U.S. targets weapons trafficking with sanctions on Islamic State in Somalia

WASHINGTON, Nov 1 (Reuters) – The United States on Tuesday issued sanctions targeting Islamic State in Somalia, designating members of the group and others it accused of being involved in a “terrorist weapons trafficking network” in Eastern Africa.

The U.S. Treasury Department in a statement said several of the people designated in Tuesday’s action have sold weapons to or were active al Shabaab members.

The al Qaeda-linked Islamist group claimed responsibility for two car bombs that exploded outside the education ministry in Somalia’s capital Mogadishu on Saturday, killing at least 120 people in the deadliest blasts since a truck bomb killed more than 500 people at the same location five years ago.

Tuesday’s action comes as Washington seeks to increase focus on exposing and disrupting terrorist financing networks in Africa, a senior Treasury official told reporters.

While Tuesday’s move is the first from Treasury targeting Islamic State in Somalia, the official said additional action is expected in coming weeks and months as the United States seeks to expose and disrupt terrorist financing in Africa.

The U.S. State Department in 2018 designated Islamic State in Somalia a Specially Designated Global Terrorist.

The Treasury said the Islamic State in Somalia “commonly works with other terrorist organizations” such as al Shabaab and Somali pirates and smuggling groups.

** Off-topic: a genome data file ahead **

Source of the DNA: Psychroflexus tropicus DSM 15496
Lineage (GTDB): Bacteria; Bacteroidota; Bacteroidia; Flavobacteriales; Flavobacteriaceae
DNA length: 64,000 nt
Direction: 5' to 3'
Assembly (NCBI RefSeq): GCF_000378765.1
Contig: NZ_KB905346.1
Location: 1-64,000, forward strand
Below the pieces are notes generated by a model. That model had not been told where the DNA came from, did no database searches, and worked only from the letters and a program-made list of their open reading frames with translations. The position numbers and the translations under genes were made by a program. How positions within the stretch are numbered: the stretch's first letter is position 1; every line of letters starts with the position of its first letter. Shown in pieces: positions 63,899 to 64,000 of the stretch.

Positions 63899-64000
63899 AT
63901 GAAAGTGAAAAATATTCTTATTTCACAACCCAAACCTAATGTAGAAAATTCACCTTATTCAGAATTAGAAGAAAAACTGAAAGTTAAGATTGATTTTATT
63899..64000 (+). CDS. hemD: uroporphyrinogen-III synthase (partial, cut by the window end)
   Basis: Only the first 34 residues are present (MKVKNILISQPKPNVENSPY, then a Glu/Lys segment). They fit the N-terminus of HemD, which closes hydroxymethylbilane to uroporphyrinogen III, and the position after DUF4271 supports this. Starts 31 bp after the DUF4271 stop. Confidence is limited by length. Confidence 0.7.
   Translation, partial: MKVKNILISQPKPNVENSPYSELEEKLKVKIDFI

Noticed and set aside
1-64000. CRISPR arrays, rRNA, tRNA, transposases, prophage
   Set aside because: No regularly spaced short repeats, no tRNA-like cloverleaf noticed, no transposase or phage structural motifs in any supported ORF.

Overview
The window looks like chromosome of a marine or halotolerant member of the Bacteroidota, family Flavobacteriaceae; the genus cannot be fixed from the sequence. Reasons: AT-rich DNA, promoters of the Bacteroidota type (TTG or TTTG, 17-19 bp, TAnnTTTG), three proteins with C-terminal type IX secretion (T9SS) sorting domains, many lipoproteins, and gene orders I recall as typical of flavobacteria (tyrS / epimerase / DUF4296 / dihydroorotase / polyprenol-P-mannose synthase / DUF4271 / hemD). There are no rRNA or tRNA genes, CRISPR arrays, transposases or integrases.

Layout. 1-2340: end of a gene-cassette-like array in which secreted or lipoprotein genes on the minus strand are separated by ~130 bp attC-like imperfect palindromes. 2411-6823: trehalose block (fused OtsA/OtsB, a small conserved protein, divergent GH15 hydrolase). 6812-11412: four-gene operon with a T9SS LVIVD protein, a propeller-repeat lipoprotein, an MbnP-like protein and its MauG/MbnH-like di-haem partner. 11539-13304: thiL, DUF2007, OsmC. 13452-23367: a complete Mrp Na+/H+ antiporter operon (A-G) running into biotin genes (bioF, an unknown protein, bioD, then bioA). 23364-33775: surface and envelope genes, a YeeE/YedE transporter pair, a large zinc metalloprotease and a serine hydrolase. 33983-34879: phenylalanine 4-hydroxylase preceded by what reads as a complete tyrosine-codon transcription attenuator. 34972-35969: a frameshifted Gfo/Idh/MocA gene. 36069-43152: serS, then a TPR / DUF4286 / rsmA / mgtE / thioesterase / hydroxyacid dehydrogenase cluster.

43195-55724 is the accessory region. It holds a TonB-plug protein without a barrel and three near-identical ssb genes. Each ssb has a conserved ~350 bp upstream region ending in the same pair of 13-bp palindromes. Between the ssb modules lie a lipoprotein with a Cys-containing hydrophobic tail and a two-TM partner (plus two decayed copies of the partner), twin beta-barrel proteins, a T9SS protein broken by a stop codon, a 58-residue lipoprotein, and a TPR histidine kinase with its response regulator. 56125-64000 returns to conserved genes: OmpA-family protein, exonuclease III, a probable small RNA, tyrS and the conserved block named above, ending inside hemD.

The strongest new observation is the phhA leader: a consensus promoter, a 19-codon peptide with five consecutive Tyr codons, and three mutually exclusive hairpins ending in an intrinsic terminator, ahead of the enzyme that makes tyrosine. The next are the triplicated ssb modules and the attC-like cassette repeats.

Those designated on Tuesday include Abdirahman Mohamed Omar, whom the Treasury accused of being an ISIS-Somalia member and, as of 2020, considered the most active illicit arms importer in Puntland state in Somalia.

Also designated was Isse Mohamoud Yusuf, who Treasury said is an ISIS-Somalia weapons and logistics facilitator in Bari in Puntland and an arms smuggler; Abdirahman Fahiye Isse Mohamud, who it said is an ISIS-Somalia emir; and Mohamed Ahmed Qahiye, who Treasury said is the head of the Amniyat, al Shabaab’s intelligence wing, among others.

The move freezes any of their U.S. assets and generally bars Americans from dealing with them. Those that engage in certain transactions with those designated on Tuesday also risk being hit with sanctions.

Treasury on Tuesday also designated what it said was a vital supporter of Islamic State in Brazil, accusing Osama Abdelmongy Abdalla Bakr of attempting to serve as a liaison for the group.

Reporting by Daphne Psaledakis and Susan Heavey; editing by Jonathan Oatis, William Maclean